Michelle Singletary's Color of Money

By Michelle Singletary
Thursday, May 28, 2009

The Government Accountability Office has been ordered to study the use of credit by consumers, and in particular the effect interchange fees have on consumers and merchants.

Many people may not be aware of these fees, but for lenders, merchants and consumer advocates, the fees are the next controversial credit-related issue Congress may take up.

An interchange fee is paid by a merchant's bank to a customer's bank or credit union when the business accepts purchases by credit or debit cards. Typically the fees are 1 to 2 percent of the total cost of a purchase. For example, if a consumer buys $100 of merchandise or services, the interchange fee paid by the merchant could be $2.

This may not seem like a lot of money, but multiply that by the millions of people making electronic purchases and it's not chump change. Moreover, everybody pays, whether you use plastic or not, according to consumer advocates and retailers. The interchange fees result in higher prices for everyone, including those paying with cash.

The Credit Card Accountability, Responsibility and Disclosure Act that President Obama recently signed into law includes a provision to investigate the fees that businesses pay to allow their customers to use credit. The idea is to provide more transparency to consumers.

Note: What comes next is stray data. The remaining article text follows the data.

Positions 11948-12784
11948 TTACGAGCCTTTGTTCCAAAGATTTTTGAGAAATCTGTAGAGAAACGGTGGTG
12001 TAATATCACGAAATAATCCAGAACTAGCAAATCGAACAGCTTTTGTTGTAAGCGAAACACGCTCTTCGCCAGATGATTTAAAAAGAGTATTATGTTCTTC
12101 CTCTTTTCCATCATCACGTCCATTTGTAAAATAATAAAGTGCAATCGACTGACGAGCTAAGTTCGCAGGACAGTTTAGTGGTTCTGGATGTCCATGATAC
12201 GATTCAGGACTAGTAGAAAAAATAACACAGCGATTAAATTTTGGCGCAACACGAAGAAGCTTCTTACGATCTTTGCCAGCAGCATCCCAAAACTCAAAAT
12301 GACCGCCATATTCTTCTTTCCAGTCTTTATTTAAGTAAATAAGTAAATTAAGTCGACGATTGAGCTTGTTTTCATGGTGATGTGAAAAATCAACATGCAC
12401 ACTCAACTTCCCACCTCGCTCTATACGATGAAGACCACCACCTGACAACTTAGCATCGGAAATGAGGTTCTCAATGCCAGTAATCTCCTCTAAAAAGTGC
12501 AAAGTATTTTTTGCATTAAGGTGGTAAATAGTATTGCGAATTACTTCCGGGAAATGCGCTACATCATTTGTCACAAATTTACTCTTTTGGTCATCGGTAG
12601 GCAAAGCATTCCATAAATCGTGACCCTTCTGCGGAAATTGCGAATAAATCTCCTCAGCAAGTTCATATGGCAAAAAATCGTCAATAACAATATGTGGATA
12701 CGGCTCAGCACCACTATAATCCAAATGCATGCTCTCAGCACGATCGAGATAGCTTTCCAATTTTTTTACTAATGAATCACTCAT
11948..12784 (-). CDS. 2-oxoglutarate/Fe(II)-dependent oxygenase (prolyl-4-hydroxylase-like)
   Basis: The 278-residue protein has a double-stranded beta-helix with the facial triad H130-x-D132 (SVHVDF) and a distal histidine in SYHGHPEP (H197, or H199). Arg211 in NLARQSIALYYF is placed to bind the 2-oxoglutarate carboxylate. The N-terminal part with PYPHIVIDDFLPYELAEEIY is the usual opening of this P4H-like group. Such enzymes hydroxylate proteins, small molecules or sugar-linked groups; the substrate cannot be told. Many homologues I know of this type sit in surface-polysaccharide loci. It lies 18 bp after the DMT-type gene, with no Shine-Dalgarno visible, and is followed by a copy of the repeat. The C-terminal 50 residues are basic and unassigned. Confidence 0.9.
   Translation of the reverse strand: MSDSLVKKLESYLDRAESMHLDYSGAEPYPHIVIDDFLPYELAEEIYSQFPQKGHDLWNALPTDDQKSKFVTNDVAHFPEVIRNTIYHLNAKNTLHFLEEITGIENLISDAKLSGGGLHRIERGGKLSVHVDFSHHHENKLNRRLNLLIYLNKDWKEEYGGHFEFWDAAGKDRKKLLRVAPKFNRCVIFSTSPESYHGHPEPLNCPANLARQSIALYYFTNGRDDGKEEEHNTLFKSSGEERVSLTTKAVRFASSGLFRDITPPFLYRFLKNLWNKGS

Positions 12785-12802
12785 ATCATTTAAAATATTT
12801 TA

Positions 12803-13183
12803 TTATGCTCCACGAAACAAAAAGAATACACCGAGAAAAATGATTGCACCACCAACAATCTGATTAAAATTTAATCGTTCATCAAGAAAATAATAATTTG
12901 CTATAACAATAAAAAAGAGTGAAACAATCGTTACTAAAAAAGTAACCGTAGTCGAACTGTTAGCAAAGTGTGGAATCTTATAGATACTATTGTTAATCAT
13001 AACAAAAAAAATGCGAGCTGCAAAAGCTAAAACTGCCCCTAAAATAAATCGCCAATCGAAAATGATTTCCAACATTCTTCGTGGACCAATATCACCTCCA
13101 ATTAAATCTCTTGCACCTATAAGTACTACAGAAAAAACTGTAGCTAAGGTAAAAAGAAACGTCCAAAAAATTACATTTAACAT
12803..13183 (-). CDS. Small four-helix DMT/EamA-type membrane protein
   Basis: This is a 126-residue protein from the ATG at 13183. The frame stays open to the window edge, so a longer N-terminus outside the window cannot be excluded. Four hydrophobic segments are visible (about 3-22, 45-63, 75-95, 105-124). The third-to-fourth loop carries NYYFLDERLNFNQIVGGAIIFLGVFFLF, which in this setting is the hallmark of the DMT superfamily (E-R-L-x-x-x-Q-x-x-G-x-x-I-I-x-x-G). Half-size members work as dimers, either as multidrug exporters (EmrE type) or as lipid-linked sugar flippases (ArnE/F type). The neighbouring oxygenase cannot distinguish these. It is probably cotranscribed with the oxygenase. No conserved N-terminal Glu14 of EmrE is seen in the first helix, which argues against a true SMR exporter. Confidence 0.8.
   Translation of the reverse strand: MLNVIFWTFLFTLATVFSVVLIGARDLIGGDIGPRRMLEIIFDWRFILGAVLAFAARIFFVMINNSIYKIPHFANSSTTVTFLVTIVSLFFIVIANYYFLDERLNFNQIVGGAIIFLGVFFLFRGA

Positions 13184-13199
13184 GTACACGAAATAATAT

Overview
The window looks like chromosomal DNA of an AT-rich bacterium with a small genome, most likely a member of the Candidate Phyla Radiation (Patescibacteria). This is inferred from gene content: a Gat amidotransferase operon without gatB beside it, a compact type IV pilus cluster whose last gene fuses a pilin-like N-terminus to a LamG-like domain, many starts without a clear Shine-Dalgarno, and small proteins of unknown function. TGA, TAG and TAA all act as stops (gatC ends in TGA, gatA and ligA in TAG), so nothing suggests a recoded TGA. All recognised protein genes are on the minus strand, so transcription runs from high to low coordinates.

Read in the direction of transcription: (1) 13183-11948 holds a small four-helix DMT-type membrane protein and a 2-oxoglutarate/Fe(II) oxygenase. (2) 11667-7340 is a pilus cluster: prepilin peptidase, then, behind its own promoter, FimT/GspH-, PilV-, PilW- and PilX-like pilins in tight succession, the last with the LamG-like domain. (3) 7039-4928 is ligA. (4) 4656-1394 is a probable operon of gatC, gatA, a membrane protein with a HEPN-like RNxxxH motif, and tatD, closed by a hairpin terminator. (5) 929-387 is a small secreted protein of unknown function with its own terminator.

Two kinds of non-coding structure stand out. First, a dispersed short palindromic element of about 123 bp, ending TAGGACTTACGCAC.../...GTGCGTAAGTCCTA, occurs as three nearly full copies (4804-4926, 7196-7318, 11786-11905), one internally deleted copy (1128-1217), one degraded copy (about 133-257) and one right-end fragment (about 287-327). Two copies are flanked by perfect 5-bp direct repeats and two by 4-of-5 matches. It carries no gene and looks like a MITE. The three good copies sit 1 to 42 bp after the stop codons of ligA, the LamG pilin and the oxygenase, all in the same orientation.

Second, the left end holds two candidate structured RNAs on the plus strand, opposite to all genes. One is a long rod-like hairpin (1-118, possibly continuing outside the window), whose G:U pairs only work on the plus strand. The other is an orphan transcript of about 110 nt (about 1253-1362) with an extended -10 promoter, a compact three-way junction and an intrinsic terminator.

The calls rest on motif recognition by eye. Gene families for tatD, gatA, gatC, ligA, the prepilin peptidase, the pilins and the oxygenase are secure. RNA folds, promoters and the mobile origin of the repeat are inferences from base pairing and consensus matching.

Demanding that credit card companies give more information about interchange fees would put them on par with food producers who are required to provide nutritional information on packaging. The nutritional details are meant to help people make healthier choices. And yet Americans are fatter than ever.

The same can be said about our appetite for credit.

Yes, with more information some have used credit better than others and haven't been trapped by fatty interest rates and fees. Still, this country's collective unhealthy devotion to credit has helped push us into this recession, increasing the cost to all.

As profit margins narrow, coalitions of business owners have been mounting campaigns to reduce interchange fees. Several members of Congress have introduced legislation intended to help businesses better negotiate the fees.

The moaning merchants claim they are fighting for their customers. I'm not so sure. Isn't it more likely that if their margins are tightening they'll just pocket the amount saved on lower fees?

Bankers argue that the fees are necessary as part of the costs to run the credit system, including providing reward programs. They say consumers will suffer if they don't have the convenience of paying with plastic.

Merchants and bankers are serving their own interests in encouraging or opposing any legislation providing more transparency on interchange fees.


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